I email my therapist, and then wait, endlessly refreshing gmail, for her to reply. I tell my friend, who tries to reassure me. ‘I think she’ll reply. Therapists are pretty reliable. It’s sort of part of their MO.’ ‘But it’s been three minutes,’ I point out. ‘Perhaps she’s dead. That’s so typical of her.’ My friend politely stops talking to me.
I decide to get dressed, and am gloriously happy to find a pair of shorts I bought in 1998. ‘These are probably so fashionable again,’ I think as I put them on. The people opposite me are moving out (I have decided to take no responsibility for this), and so I watch their removal men lift heavy things from upstairs bedrooms for a while. They smile at me, and I tell them, ‘I’m just waiting for an email.’
‘I hope my therapist hasn’t died,’ I tell my friend. She doesn’t reply. ‘Oh, and I hope you haven’t died also,’ I say to appease her. Still nothing.
I do some casual lunges to test the stretchiness of my retro shorts. Still no email. I notice that the movers can see me, and wave cheerily at them. ‘It’s very important to lunge,’ I tell them. ‘Also to bend your knees when lifting heavy objects.’ They are probably surprised that my neighbours are moving out, living opposite such a knowledgeable person.
I swallow a multivitamin, and brush my teeth. ‘Look how good I’m being,’ I tell my absent therapist. ‘A person as well-behaved as this really deserves an email. Unless you’re dead. I don’t want any creepy missives from beyond the grave.’
(I have a sneaking suspicion that my therapist would be a really effective and tenacious ghost. I start to send strong ‘stay away’ thoughts to her. I quickly modify these to ‘stay away if you are a ghost, otherwise reply please’ thoughts).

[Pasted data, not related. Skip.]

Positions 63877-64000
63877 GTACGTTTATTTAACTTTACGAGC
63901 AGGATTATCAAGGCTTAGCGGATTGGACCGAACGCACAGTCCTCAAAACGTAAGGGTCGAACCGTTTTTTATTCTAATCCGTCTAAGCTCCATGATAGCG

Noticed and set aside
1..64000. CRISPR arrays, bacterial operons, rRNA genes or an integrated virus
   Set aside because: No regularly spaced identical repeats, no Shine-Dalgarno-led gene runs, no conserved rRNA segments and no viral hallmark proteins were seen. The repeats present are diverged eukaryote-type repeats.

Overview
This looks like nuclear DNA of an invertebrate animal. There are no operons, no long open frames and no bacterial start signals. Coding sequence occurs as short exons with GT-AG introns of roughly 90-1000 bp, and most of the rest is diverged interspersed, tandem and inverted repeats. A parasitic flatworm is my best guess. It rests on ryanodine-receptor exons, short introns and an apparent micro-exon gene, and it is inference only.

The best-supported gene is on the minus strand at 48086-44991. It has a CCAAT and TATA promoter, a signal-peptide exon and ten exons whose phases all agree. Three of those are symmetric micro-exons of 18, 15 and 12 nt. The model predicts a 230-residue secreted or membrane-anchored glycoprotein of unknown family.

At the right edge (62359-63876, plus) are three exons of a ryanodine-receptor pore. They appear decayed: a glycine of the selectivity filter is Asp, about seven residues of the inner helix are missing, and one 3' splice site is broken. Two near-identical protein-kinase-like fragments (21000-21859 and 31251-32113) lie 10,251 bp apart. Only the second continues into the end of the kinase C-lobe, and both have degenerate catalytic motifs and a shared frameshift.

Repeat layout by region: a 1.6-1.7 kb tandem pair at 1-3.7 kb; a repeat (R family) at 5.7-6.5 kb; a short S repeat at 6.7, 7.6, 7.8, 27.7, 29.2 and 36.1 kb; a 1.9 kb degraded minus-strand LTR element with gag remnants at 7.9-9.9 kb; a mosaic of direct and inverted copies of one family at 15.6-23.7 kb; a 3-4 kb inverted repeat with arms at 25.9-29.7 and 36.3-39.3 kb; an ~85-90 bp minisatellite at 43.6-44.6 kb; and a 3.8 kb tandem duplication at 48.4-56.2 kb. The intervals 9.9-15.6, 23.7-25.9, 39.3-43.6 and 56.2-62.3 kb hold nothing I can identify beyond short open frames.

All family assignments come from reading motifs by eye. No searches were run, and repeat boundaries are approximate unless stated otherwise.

Still no email, so I pop outside to chat to the movers. ‘So, what you up to?’ I say in a friendly fashion. They stare at me. ‘Well, to be honest, I don’t really need to know. I just wanted a segue-way into complaining about my therapist.’ They continue to stare at me. ‘Do you think she’ll reply? I’m sure she’ll reply. Won’t she?’ The movers say nothing, so I pop back inside.
‘Why don’t you call her?’ my friend asks. ‘Um, I don’t want her to think I care,’ I explain rudely. ‘Gosh. I really couldn’t care less. She probably won’t reply.’ ‘Maybe’ my friend says dubiously. ‘You don’t think she’ll reply?’ I shout, panicked. ‘Are you serious? Oh my gosh, this is disastrous. She’s probably dead. This is a nightmare. I’m never emailing her ever again.’ ‘Well, obviously if she’s dead you won’t be able to,’ my friend points out. ‘SHE’S DEAD?’ I race out the door to ask the movers if I can go with them. If I move, it’ll be harder for her ghost to track me down. Though considering the difficulties she’s having with email, perhaps her haunting skills won’t be as impressive as I thought.